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Demand Better! Second River Healthcare Press, The Flexner Report — years later. Yale Journal of Biology and Medicine. Public Trust in Physicians — U. Medicine in International Perspective. The New England Journal of Medicine, A controlled trial to improve care for seriously ill hospitalized patients. Injuries, which can also be treated by modern medicine, occupy one of the other seven spots. Across the globe, non-communicable diseases are the 1st, 2nd, 3rd, 5th, 6th, and 7th leading causes of death.

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In high-income countries the data are even worse. Nine of the top 10 causes of death are a result of non-communicable diseases.

Of course not all non-communicable diseases can be directly linked to lifestyle choices. Genetic and environmental factors play roles beyond our control, for example. Ischaemic Heart Disease Coronary Artery Disease : Age; sex; family history; smoking ; high blood pressure ; high blood cholesterol levels ; diabetes, including Type 2 diabetes ; overweight or obesity ; physical inactivity ; high stress ; unhealthy diet. Stroke : Being overweight or obese ; physical inactivity ; heavy drinking ; drug use, particularly cocaine or methamphetamines ; high blood pressure ; high cholesterol ; smoking ; diabetes including Type 2 diabetes ; obstructive sleep apnea; family history; cardiovascular disease ; age; race; sex.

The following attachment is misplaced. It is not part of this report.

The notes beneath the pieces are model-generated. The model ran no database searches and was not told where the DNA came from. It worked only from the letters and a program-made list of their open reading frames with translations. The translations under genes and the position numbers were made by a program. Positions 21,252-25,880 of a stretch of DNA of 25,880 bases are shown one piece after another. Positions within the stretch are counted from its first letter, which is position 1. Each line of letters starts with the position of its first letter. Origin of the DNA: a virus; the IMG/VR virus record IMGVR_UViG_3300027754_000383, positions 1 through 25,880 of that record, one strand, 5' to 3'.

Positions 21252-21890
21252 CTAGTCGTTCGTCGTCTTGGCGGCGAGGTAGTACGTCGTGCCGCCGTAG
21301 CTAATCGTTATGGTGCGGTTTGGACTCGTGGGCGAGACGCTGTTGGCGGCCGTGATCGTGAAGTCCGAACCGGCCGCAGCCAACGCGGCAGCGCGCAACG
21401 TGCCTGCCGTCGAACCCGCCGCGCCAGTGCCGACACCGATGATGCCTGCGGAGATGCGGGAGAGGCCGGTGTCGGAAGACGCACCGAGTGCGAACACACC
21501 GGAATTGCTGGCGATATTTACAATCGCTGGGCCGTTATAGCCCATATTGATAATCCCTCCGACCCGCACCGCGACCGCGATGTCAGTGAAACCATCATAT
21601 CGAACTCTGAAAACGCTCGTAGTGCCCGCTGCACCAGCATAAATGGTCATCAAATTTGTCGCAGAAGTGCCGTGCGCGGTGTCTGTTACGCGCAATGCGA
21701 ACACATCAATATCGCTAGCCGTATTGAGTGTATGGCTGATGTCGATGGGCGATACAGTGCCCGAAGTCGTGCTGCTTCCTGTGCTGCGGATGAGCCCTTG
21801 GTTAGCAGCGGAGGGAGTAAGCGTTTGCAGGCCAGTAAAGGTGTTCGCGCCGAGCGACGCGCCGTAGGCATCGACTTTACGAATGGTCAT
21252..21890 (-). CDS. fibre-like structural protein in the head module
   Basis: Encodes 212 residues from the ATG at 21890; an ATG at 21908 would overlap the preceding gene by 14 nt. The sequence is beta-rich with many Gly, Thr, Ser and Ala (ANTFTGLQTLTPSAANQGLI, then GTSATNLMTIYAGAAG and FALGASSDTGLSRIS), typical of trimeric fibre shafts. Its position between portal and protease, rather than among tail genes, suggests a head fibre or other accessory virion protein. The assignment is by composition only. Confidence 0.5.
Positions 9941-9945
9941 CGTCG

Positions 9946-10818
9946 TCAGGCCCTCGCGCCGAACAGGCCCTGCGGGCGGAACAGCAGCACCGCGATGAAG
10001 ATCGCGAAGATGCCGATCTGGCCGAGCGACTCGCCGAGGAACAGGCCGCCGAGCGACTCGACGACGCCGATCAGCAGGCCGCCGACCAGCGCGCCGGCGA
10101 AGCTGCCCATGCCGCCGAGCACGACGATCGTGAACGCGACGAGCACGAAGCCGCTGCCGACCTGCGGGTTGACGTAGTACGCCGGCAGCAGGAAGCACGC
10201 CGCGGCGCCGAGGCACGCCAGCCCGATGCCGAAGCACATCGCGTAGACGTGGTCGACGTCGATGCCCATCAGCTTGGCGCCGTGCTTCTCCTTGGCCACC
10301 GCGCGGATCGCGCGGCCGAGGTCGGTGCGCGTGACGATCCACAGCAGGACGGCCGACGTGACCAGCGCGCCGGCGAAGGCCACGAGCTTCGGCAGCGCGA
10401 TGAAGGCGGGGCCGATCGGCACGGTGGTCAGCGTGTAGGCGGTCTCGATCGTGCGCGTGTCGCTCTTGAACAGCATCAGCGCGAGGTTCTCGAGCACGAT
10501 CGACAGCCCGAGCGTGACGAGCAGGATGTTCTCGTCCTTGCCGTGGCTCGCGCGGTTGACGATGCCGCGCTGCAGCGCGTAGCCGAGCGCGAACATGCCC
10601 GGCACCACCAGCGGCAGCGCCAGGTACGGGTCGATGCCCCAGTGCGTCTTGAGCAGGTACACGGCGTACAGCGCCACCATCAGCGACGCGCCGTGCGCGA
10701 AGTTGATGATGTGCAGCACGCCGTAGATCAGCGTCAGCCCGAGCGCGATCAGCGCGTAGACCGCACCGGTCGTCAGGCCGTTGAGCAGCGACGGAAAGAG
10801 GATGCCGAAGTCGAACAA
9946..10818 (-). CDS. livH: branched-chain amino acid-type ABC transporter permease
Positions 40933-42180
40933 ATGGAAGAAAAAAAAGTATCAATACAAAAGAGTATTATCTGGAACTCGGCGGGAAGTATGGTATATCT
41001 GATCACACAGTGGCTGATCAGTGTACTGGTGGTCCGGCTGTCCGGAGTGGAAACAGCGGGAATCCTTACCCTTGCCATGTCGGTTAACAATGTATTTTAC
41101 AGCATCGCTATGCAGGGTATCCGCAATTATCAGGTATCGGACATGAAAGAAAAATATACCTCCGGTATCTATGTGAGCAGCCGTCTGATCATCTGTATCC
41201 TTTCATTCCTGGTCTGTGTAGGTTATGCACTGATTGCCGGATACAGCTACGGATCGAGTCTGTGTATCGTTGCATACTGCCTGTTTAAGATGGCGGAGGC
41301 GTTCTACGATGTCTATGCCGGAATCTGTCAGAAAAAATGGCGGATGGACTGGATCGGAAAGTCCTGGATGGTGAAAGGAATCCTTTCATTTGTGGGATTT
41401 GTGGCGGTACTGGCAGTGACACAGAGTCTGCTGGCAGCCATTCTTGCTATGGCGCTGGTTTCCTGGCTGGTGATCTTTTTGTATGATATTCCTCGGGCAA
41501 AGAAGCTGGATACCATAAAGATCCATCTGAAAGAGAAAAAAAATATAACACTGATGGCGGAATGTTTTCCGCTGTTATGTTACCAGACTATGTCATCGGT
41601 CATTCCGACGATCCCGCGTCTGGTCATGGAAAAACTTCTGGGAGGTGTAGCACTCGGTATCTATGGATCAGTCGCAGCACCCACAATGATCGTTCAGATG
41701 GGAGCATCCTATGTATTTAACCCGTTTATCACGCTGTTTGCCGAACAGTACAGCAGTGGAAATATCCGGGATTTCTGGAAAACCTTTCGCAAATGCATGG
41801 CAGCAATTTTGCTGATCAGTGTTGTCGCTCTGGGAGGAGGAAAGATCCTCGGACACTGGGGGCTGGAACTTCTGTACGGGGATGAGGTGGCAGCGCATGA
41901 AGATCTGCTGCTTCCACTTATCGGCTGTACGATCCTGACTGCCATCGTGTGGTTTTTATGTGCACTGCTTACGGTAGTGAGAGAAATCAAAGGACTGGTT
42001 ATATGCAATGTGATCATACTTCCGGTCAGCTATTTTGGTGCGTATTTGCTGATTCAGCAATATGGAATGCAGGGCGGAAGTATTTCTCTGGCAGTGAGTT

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Western medical science has been deemed miraculous for the lives it has saved and the suffering it has prevented. It is even more miraculous that medical scientists can create medications to help us alleviate lifestyle choice-based illnesses, for example by helping reduce blood pressure or cholesterol. But this latter miracle should give us considerable pause. Far from it; who knows what other miracles we may discover and how much more pain and suffering we may prevent. But regardless of what medical scientists invent, their task is more suited to finding cures for what attacks us from the outside, not what we put into ourselves.

Medical science remains first and foremost a means of dealing with with nature throws at us, not at what we do to ourselves. Become a member. Sign in.